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Taking Thyroid Medicine Properly

Taking thyroid medicine with vitamin C but without coffee, fiber, food or minerals results in the best absorption and maximum effectiveness.

Millions of people suffer from an underactive thyroid gland. That is why the synthetic thyroid hormone levothyroxine (Synthroid, Levothroid, Levoxyl, Unithroid, etc.) is one of the most widely prescribed medications in the pharmacy. This can be a relatively simple fix for a difficult problem, but only if you are taking thyroid medicine properly. Many readers would like to know about how to do that.

Be Alert for Interactions with Minerals:

Q. My thyroid gland doesn’t work very well, so I have been taking levothyroxine. My new doctor has suggested a multivitamin and a calcium supplement. Can I take all these pills at once? I know some things don’t agree with the thyroid hormone.

A. You’ve been paying attention. Calcium can interfere with the absorption of levothyroxine (Pharmaceuticals, March 2, 2021).  If your multivitamin contains iron, that might also pose a problem.

It isn’t hard to get around this difficulty, though. Simply take your nutritional supplements at a different time. When you check the label on your multivitamin, also look to see if it contains biotin. That B vitamin can interfere with accurate thyroid test results, so you may want to discontinue the multi for a couple of days before your regular blood work.

Avoiding Interactions with Levothyroxine:

Q. I’ve been taking levothyroxine for more than a dozen years. I just recently learned I’ve been taking it at the wrong time. I was taking it along with breakfast and coffee, not to mention vitamins, minerals, probiotics, Citrucel and other medications. I am totally confused about how to take it properly.

A. Taking your thyroid medicine with coffee, mineral supplements (especially iron or calcium) or fiber such as bran cereal or Citrucel can interfere with its absorption (Thyroid, March 2008).  Using a calcium-fortified fruit juice to take the medication could severely limit how much gets into your bloodstream. So could a high-calcium food like Greek yogurt. Other foods that may cut absorption of levothyroxine include grapes, soybeans and papaya (European Review for Medical and Pharmacological Sciences, 2014).

Watch Out for Drugs:

Drug interactions can be troublesome. There are several medications, especially those intended to moderate stomach acid, that can also interfere with proper absorption (Journal of Pharmacy & Pharmaceutical Sciences, 2015). Proton pump inhibitors (esomeprazole, omeprazole, etc.) at high doses may affect absorption. So do antacids taken at the same time as the thyroid pill.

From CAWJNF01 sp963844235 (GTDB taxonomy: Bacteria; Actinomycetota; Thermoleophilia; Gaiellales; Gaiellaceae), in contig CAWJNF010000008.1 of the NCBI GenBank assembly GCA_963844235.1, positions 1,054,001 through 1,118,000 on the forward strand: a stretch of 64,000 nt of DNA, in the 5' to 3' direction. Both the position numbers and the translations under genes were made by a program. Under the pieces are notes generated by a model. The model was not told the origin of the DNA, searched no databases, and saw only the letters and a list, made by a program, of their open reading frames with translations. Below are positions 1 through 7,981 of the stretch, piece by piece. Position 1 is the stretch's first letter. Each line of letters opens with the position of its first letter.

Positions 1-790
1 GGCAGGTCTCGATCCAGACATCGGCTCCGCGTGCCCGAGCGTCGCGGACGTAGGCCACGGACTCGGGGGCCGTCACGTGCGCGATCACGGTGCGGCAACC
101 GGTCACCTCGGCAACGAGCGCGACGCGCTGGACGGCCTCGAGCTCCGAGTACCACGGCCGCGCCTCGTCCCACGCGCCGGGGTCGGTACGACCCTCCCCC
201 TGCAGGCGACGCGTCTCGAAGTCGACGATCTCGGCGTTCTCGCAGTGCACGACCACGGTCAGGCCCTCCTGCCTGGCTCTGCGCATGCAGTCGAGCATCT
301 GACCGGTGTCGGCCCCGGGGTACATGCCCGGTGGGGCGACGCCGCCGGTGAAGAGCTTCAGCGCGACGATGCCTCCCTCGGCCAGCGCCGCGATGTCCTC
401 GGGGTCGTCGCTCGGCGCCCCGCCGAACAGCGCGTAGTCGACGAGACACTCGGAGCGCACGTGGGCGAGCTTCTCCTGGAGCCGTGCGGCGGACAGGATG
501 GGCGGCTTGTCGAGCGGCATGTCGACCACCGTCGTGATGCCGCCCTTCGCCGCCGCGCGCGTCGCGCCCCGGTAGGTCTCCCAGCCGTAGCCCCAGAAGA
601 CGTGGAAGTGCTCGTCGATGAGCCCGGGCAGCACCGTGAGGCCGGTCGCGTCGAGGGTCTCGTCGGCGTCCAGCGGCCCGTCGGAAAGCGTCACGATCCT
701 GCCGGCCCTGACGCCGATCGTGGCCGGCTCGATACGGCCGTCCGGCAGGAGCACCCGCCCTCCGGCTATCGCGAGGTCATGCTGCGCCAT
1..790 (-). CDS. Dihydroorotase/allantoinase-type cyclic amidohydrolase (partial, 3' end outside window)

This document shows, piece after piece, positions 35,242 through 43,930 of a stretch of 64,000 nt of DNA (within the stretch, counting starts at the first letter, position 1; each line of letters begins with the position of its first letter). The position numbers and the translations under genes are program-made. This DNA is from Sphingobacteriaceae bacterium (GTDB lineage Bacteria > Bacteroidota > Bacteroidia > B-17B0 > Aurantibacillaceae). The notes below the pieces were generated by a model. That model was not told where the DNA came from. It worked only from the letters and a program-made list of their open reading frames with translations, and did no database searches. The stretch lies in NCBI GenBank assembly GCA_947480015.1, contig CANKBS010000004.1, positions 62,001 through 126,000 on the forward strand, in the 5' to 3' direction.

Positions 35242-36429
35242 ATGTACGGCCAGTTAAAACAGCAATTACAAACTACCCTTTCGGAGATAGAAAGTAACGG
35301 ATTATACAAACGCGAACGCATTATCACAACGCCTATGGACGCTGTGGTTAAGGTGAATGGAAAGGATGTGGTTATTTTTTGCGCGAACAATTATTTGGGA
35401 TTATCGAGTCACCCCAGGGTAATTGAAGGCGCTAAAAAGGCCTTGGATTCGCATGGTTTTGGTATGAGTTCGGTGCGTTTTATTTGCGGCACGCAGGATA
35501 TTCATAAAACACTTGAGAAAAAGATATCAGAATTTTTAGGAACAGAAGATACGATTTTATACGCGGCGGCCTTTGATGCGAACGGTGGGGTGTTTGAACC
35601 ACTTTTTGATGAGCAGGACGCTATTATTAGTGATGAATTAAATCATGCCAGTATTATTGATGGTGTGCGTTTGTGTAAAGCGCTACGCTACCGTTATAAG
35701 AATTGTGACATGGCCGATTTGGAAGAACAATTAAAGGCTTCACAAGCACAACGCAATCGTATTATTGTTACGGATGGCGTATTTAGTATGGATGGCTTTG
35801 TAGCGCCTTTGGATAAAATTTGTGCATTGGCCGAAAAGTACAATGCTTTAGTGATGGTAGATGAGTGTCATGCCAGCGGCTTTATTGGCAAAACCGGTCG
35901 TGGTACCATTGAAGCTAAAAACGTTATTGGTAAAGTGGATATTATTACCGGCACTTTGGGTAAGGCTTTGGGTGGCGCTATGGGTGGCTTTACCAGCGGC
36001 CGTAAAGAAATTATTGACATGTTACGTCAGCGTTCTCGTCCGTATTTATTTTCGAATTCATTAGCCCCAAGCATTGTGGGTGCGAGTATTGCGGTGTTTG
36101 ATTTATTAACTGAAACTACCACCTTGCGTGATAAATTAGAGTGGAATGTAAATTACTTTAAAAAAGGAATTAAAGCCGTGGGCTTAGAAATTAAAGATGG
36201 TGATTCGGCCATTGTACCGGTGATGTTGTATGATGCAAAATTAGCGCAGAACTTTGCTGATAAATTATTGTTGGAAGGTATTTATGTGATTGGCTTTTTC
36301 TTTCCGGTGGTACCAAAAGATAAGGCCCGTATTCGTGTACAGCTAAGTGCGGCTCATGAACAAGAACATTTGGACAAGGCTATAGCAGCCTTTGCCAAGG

One supplement that you might want to include with your thyroid is vitamin C. In one randomized controlled study, swallowing the pill with water containing 500 mg ascorbic acid dissolved in it improved absorption as determined by lower TSH and higher levels of T4 and T3 (Journal of Clinical Endocrinology and Metabolism, June, 2014).

Taking Thyroid Medicine at Bedtime:

Why not take your levothyroxine at bedtime? A small study showed that the drug is absorbed better in the evening (Clinical Endocrinology, Jan., 2007). As long as you don’t eat within two or three hours of retiring, your thyroid medication should work fine and nothing else will interfere with it.

An alternative to that would be Tirosint. This liquid formulation is designed to be absorbed much better, without interference from breakfast beverages such as coffee or a latte (Pharmaceutics, Dec., 2013).

Learn More:

You can learn more about maximizing the effectiveness of levothyroxine in our Guide to Thyroid Hormones. For more discussion of the nuances of treatment of hypothyroidism, you may wish to listen to our interview with Dr. Antonio Bianco. It is Show 1330: Rethinking Hypothyroidism.

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About the Author
Terry Graedon, PhD, is a medical anthropologist and co-host of The People’s Pharmacy radio show, co-author of The People’s Pharmacy syndicated newspaper columns and numerous books, and co-founder of The People’s Pharmacy website. Terry taught in the Duke University School of Nursing and was an adjunct assistant professor in the Department of Anthropology. She is a Fellow of the Society of Applied Anthropology. Terry is one of the country's leading authorities on the science behind folk remedies..
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  • Wiesner A et al, "Levothyroxine interactions with food and dietary supplements-A systematic review." Pharmaceuticals, March 2, 2021. DOI: 10.3390/ph14030206
  • Benvenga S et al, "Altered intestinal absorption of L-thyroxine caused by coffee." Thyroid, March 2008. DOI: 10.1089/thy.2007.0222
  • Ianiro G et al, "Levothyroxine absorption in health and disease, and new therapeutic perspectives." European Review for Medical and Pharmacological Sciences, 2014.
  • Seng Yue C et al, "When bioequivalence in healthy volunteers may not translate to bioequivalence in patients: Differential effects of increased gastric pH on the pharmacokinetics of levothyroxine capsules and tablets." Journal of Pharmacy & Pharmaceutical Sciences, 2015. DOI: 10.18433/j36p5m
  • Jubiz W & Ramirez M, "Effect of vitamin C on the absorption of levothyroxine in patients with hypothyroidism and gastritis." Journal of Clinical Endocrinology and Metabolism, June, 2014. DOI: 10.1210/jc.2013-4360
  • Bernareggi A et al, "Oral liquid formulation of levothyroxine is stable in breakfast beverages and may improve thyroid patient compliance." Pharmaceutics, Dec., 2013. DOI: 10.3390/pharmaceutics5040621
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